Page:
Devised by: Adriane Daff, Claudia Osborne, Eliza Scott, Mikala Westall
Directors: Claudia Osborne, Mikala Westall
Cast: Eliza Scott, Adriane Daff
Images by Phil Erbacher

Theatre review
There is a lady behind one door, and a tiger behind another, and it is pure luck should the accused make the right choice. Using Frank R. Stockton’s 1882 short story of the same name as departure point, The Lady Or The Tiger is inspired by the aforementioned’s device of unresolved storytelling, to create an experimental theatre that takes pleasure in a notion of disrupted narratives. The tiger says to the lady early in the piece, “did you skip a bit?” as though to prepare us for its intentionally fractured plot structure. Little episodes emerge from nowhere, and go nowhere. We can try to formulate cohesive meanings, or to simply stay in the moment, and luxuriate in the pure theatricality of the experience.

A spatial reversal sees the audience contained in a small nook of a room, as we watch the actors take on their roles on the expansive outside. Thomas Houghton’s lights bring glorious enhancement to an already breathtaking sight, not quite palatial but infinitely more grand than any small theatre is usually capable of providing. Sound by Angus Mills does exceptionally well, to help us hear every word of dialogue spoken in the open space, along with music that gently cradles the action taking place.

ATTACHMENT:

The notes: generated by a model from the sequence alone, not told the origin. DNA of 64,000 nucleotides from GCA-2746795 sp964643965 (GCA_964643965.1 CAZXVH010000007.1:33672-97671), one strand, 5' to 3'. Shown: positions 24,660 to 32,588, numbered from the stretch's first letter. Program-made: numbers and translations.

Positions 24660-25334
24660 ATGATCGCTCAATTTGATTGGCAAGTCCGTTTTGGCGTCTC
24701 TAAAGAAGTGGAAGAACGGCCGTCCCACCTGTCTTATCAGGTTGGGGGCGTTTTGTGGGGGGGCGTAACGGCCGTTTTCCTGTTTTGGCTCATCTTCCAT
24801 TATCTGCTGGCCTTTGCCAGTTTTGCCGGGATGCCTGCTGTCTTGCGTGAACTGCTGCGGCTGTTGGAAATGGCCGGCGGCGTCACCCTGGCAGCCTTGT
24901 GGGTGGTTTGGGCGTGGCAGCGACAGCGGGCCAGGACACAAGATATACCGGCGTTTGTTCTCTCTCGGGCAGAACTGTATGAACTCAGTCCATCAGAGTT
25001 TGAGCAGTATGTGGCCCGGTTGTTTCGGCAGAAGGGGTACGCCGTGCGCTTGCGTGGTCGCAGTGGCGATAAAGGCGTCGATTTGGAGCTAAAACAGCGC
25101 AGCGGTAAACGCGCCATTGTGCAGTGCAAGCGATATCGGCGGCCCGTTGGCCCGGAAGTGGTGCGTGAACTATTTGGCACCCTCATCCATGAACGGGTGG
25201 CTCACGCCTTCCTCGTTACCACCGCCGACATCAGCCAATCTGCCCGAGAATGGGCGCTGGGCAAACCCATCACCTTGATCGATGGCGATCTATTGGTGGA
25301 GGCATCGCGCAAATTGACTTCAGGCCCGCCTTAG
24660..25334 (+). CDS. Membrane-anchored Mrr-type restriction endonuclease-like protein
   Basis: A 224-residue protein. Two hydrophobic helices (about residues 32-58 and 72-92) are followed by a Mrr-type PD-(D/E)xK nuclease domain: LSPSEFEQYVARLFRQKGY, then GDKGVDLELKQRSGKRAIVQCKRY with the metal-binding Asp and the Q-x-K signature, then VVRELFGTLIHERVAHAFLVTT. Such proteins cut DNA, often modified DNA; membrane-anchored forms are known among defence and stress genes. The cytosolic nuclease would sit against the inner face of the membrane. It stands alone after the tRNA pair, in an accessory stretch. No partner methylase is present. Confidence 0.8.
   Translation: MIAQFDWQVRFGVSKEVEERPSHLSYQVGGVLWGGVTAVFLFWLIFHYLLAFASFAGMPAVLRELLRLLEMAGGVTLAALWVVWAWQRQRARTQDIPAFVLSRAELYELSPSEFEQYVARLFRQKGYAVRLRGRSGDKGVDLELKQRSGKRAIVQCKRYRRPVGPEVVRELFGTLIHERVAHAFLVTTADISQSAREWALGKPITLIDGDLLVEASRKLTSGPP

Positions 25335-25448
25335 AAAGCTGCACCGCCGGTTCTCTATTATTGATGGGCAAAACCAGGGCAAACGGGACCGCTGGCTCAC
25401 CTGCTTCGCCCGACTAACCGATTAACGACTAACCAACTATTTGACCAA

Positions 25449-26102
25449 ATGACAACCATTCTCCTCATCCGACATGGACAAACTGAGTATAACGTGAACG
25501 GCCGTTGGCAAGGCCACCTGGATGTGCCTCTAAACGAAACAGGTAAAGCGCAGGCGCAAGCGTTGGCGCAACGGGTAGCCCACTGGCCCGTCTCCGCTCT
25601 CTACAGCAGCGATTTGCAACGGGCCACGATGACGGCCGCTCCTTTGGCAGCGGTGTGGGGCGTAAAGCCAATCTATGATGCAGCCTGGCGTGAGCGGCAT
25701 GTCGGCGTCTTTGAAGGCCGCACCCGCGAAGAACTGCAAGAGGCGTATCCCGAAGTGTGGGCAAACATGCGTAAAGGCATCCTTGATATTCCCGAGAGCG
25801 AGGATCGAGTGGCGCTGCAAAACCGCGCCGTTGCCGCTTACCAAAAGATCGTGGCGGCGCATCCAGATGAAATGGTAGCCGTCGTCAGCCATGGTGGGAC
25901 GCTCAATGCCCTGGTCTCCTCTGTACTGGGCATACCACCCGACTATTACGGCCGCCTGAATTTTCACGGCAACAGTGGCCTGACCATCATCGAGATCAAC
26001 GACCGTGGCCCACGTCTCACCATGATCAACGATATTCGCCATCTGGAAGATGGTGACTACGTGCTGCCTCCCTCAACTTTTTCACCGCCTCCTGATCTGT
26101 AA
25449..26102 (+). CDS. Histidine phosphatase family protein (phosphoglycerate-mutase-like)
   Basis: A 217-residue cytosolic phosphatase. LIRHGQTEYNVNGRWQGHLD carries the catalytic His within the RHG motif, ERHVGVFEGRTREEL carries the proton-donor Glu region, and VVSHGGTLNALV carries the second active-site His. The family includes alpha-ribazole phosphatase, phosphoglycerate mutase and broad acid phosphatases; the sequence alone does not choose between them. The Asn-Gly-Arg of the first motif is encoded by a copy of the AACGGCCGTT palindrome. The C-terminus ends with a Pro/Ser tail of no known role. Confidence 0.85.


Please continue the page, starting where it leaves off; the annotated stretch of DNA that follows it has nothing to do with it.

Performer Eliza Scott’s comedy is based on a charming vulnerability, that she harnesses with confidence and scintillating wit. Adriane Daff is an exacting and vivacious co-star, with a keen sense of comic timing that endears her to all. The pair is amusing, entertaining and inspiring. Even when we fail to make conventional sense of their shenanigans, there is much to indulge in these idiosyncratic presentations.

Directors Claudia Osborne and Mikala Westall assemble a fantastical range of ideas, full of whimsy and mischief, for a version of The Lady Or The Tiger that will appeal to the adventurous and sophisticated. They make a theatre that is anything but ordinary, shifting the emphasis away from “the moral of the story”, to an exploration of the means and purposes of communication. We have to connect in new ways, if the old is broken. We sit here each with our independent interpretations of the show, but a joyful harmony descends upon us, as though a kind of consensus has been reached.

www.kleinefeinheiten.com | www.bondifeast.com.au